Monday, Jul 21st, 2014

A new imprint from LOAC and IDW

Dean Mullaney posted by Dean Mullaney

As if we weren't busy enough with LOAC releases, we're gearing up for the December premiere of a new imprint—EuroComics. As the name suggestions, it will release English-language editions of the best in European graphic novels…starting with the greatest of them all—Hugo Pratt's Corto Maltese. Corto is, in my opinion, one of the ten best comics series ever created. It's also the first "adult" graphic novel series, adult in the sense of being told from an adult perspective—not, for example, simply by using sex and other elements to shock and make a point.

As Hugo Pratt brilliantly outlined the character—at age ten, when Corto Maltese was told by a gypsy palm reader that he had no fate line, the boy grabbed his father's razor and made a deep and bloody line across his palm, declaring to the world that we would make his own fate, that he would control his own destiny.

It can be said that in 1967, when Pratt introduced Corto in the epic adventure "The Ballad of the Salty Sea," he too announced to the world that he was making his own fate, that he would control his own creative destiny.

Long before the term "graphic novel" entered the popular lexicon—ten years before Will Eisner's A Contract with God, two decades before Maus was awarded a Pulitzer Prize and Watchmen and The Dark Knight Returns became college texts—Hugo Pratt pioneered the long-form "drawn literature" story. "I'm a writer who draws and an illustrator who writes," was how Pratt described himself.

corto_capricorn

Corto Maltese set the standard for all adult adventure comics in Europe—and by extension, around the world. By the mid-1970s it was the continent's most popular series and Hugo Pratt the world's leading graphic novelist.

Kim Thompson once summed up the Pratt's historical importance: "Corto Maltese was the first European strip to advance a mature, artistically serious sensibility within the traditional adventure format. The elliptical narrative of the stories, the pervasive sense of destiny and tragedy, the side trips into the worlds of dreams and magic-all capped off with the exotic, guarded nature of the hero-combined with Pratt's hard-won craft, worldly experience, and scrupulous research to form a work of breathtaking scope and power."

Pratt's books remain best-sellers in Europe and are published in a dozen languages. His work was the subject of a major art show in 2011 at the Pinacotheque in Paris, which hailed Pratt as "the inventor of the literary comic strip" and drew 215,000 visitors. Yet until now, Corto Maltese has been poorly represented in English. A partial and second-hand translation (from the French) by NBM was published in the 1980s and the reformatting of the 2012 edition of "Ballad" met with resistance from readers who wanted to see the comics in their unadulterated format.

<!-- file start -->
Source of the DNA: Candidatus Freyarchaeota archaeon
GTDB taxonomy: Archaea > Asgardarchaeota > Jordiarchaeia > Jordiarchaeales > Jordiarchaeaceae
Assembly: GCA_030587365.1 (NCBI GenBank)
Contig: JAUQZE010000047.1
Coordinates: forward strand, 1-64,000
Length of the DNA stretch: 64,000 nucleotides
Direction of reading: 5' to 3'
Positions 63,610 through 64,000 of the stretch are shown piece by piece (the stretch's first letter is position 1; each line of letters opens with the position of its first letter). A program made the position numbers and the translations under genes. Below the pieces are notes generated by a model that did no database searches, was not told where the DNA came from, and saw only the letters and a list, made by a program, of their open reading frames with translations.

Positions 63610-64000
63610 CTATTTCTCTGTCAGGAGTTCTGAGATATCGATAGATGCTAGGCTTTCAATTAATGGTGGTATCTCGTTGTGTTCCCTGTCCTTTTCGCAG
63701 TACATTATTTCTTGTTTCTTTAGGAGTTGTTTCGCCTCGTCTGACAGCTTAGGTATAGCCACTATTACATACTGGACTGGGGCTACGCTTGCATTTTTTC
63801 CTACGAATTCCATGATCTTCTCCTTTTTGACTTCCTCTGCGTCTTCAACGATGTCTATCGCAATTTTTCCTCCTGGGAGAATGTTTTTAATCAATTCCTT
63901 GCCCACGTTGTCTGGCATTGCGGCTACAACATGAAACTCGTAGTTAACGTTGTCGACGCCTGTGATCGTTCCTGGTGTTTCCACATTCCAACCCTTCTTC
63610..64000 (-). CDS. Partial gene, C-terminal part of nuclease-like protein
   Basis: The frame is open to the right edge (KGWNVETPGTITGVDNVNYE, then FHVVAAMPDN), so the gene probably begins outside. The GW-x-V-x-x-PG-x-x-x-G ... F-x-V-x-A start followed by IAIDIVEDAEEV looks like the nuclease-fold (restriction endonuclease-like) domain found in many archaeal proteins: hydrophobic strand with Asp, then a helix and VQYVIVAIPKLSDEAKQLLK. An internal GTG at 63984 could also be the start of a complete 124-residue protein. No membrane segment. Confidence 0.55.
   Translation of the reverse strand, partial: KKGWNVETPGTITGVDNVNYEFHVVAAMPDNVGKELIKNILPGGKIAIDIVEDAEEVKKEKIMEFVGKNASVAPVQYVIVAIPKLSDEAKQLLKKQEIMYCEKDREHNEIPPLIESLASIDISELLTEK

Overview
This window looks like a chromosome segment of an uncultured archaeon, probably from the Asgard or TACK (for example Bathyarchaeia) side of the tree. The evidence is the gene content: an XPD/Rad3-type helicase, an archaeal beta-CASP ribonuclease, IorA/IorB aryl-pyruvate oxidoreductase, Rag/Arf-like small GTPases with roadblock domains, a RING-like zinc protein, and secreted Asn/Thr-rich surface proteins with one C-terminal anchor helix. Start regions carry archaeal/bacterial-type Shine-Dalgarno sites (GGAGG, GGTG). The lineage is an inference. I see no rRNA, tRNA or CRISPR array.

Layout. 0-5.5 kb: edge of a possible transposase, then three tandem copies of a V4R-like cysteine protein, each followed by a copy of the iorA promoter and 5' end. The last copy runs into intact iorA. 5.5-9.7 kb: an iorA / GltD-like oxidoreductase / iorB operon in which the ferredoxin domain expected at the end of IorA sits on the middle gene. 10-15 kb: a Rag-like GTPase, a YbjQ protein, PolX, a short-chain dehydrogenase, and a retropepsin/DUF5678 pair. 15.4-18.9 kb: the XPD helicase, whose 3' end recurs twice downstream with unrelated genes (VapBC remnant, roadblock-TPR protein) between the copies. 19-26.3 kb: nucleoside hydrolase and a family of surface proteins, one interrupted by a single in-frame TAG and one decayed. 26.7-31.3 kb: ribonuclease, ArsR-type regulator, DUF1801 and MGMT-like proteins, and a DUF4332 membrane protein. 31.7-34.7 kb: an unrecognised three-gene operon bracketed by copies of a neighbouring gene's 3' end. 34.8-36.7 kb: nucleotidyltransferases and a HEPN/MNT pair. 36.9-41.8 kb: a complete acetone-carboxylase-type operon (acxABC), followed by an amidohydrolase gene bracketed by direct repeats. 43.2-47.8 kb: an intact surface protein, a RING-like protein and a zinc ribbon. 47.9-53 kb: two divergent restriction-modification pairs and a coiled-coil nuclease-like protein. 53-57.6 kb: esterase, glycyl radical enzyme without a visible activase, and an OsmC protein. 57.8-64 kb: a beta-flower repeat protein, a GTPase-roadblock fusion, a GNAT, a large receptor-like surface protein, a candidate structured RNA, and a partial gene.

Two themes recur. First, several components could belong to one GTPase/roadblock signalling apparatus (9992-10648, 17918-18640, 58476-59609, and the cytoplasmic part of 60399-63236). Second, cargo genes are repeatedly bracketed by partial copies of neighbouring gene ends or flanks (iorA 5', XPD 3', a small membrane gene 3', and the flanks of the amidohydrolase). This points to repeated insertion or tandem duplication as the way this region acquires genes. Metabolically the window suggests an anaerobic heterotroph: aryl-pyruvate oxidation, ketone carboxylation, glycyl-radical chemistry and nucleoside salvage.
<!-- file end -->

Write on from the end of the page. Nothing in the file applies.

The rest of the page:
We're going to change all that by presenting Corto the way Hugo Pratt intended. We're fortunate to work with Patrizia Zanotti, Pratt's long-time collaborator. Together we have gone through all the different files that the French/Belgian publisher Casterman has and we've identified the ones with the absolute truest reproduction of the black-and-white art. Each book will feature a new translations from Pratt's original Italian scripts by Simone Castaldi and yours truly. Simone is an Associate Professor of Romance Languages and Literatures at Hofstra, and the author of the authoritative Drawn and Dangerous: Italian Comics of the 1970s and 1980s (published by the University Press of Mississippi).

For those who aren't familiar with Hugo Pratt and Corto Maltese, you have a great treat in front of you. For those—like me—who until now have only read what's been available in English, there's a similar treat in seeing Corto done to the same standards as our books about Milton Caniff and Alex Toth, two of Pratt's influences.

We'll release the complete Corto Maltese in a series of twelve quality trade paperbacks in Pratt's original oversized B&W format.

The first of the twelve volumes, Corto Maltese: Under the Sign of Capricorn, to be published December 2014, collects the first six inter-connected short stories Pratt created in France in the early 1970s: "The Secret of Tristan Bantam," "Rendez-vous in Bahia," "Sureshot Samba," "The Brazilian Eagle," "So Much for Gentlemen of Fortune," and "The Seagull's Fault."

The second volume, Corto Maltese: Beyond the Windy Isles, collects the subsequent five stories, and will be released Spring 2015. We'll work our way to the end of the series and then publish the earliest adventures: "The Ballad of the Salty Sea" and "The Early Years."

The complete series will also be released in a matched set of six original art-sized limited edition hardcovers, each containing the equivalent of two of the trade paperbacks.

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